# basic questions

From: Wei Dai <weidai.domain.name.hidden>
Date: Mon, 19 Jan 1998 21:03:07 -0800

Before we start talking about philosophical implications, maybe we should
reach a consensus about more basic questions.

What is the set of all possible universes? Max Tegmark says its the set of
all mathematical structures, and Juergen Schmidhuber says its the set of
all Turing machines, but neither gives much justification. I tend to agree
with Schmidhuber, if only because Tegmark's definition does not seem to
lead to an effective theory. For example, what does a uniform distribution
on all mathematical structures mean? However it would be nice to have some
stronger justifications for assuming that only computable universes exist.

If we agree that all Turing machines exist, it's still not clear how they
should be interpreted as physical universes. Schmidhuber suggests that the
output of a Turing machine should be interpreted as the evolution of a
universe. However this is problematic because it does not lead to an easy
way to think about the complexities and probabilities of structures within
a universe. For example, consider a simple Turing machine that enumerates
the natural numbers. The output of this TM includes every possible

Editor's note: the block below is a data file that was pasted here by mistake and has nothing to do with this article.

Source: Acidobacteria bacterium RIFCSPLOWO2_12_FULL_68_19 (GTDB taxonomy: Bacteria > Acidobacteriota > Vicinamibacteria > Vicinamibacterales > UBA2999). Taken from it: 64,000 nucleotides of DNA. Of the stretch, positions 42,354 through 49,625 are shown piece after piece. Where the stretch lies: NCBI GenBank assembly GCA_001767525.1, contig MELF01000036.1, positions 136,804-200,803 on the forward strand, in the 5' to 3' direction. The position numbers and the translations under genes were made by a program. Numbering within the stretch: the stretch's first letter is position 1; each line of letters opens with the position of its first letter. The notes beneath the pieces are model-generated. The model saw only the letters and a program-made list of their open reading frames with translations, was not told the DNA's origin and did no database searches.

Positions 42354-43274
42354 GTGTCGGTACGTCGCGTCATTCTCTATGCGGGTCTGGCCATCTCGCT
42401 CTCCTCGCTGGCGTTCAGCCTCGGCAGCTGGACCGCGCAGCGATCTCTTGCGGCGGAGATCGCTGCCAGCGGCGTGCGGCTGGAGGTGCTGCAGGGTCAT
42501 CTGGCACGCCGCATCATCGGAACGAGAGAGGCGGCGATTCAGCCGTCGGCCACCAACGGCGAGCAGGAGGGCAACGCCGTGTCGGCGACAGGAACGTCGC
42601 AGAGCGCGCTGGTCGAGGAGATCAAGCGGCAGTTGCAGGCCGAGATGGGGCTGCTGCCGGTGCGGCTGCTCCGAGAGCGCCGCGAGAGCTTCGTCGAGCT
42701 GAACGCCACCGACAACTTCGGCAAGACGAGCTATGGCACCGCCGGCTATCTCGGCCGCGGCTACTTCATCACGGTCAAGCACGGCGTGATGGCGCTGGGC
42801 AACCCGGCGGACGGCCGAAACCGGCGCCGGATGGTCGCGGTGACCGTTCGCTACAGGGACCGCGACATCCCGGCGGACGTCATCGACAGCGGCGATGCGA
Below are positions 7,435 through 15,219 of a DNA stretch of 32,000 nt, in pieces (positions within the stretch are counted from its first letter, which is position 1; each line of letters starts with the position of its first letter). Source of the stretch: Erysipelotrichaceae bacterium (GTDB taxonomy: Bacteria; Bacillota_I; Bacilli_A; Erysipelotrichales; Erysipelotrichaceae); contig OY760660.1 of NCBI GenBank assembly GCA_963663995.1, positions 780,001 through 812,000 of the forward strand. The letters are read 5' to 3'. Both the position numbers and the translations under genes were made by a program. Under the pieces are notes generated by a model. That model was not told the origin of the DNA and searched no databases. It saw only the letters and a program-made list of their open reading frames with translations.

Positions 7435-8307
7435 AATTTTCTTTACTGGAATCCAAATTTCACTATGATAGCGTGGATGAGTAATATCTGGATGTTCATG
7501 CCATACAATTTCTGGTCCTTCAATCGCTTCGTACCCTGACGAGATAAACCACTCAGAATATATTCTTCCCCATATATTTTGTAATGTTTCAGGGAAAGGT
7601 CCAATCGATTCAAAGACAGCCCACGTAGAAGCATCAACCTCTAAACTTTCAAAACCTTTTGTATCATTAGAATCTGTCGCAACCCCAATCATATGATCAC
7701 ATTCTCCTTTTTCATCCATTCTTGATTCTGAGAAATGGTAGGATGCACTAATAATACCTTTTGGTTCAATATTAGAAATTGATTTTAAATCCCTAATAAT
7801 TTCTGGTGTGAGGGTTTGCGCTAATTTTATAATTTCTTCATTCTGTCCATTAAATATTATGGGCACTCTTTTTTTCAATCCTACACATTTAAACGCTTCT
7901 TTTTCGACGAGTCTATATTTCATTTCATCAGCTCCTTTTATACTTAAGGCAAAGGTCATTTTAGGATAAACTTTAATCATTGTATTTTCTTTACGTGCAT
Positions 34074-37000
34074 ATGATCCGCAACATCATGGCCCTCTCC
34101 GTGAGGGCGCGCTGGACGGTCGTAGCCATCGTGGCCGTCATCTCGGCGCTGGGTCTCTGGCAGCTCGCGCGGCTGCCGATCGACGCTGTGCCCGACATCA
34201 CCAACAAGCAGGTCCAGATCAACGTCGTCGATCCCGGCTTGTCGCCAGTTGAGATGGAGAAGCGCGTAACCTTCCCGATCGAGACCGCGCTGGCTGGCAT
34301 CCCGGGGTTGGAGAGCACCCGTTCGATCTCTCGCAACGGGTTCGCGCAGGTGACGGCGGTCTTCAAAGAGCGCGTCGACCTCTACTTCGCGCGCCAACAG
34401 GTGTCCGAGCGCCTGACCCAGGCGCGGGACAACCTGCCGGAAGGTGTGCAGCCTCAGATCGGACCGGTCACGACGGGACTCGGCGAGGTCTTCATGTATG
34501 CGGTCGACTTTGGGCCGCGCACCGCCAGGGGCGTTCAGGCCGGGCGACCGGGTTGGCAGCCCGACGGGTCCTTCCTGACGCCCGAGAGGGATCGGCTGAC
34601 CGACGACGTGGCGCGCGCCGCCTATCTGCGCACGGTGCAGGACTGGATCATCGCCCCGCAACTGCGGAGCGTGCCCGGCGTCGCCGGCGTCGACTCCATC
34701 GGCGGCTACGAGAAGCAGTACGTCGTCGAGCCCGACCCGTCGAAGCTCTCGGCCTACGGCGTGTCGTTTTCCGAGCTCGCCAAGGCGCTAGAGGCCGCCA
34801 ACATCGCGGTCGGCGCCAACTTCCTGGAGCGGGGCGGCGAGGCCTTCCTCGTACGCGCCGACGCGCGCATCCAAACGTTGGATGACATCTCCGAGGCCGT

configuration of every other universe. What is the probability that I'm
living in this TM? I don't see a straightforward way to answer this
question under Schmidhuber's interpretation. The problem is that even
though this universe is very simple, it would take a lot of extra
information to find anything in it, so the simplicity of the universe as a
whole is deceptive.

As an alternative, I suggest that each Turing machine should be thought of
as taking the coodinates of a region of a universe as input and producing
the content of that region as output. Here region should be broadly
interpreted. It not only refers to volumes of space-time, but may also for
example specify a branch of a quantum superposition.

Let me clarify some terminology. When I say length of a region of a
universe, I mean the length of the Turing machine plus the length of input
specifying the extent of that region. When I say complexity of the content
of region R, I mean the least length of all regions with the same content
as R, which is just the content's Kolmogorov complexity.

To compute the probability that I'm in a particular universe U, I would
first find the universal prior probability PU(m) of my mind state. (I
assume my mind state, which includes my memories and current perceptions,
is the only information I have direct access to) Then I would find the
region R in U that has my mind state as the content (for simplicity let's
assume there is exactly one such region in U). Finally the probability
that I'm in universe U is 2^-l(R)/P, where l(R) is the length of region R.

The Baysian interpretation of the above procedure is that before taking
into account my mind state, the prior probability that I'm any region R is
2^-l(R). After taking into account my mind state, I eliminate all regions
that do not have my mind state as the content, so the posterior
probability is 2^-l(R)/PU(m) if the content of R is m, and 0 if the
content of R is not m.
Received on Mon Jan 19 1998 - 21:03:07 PST

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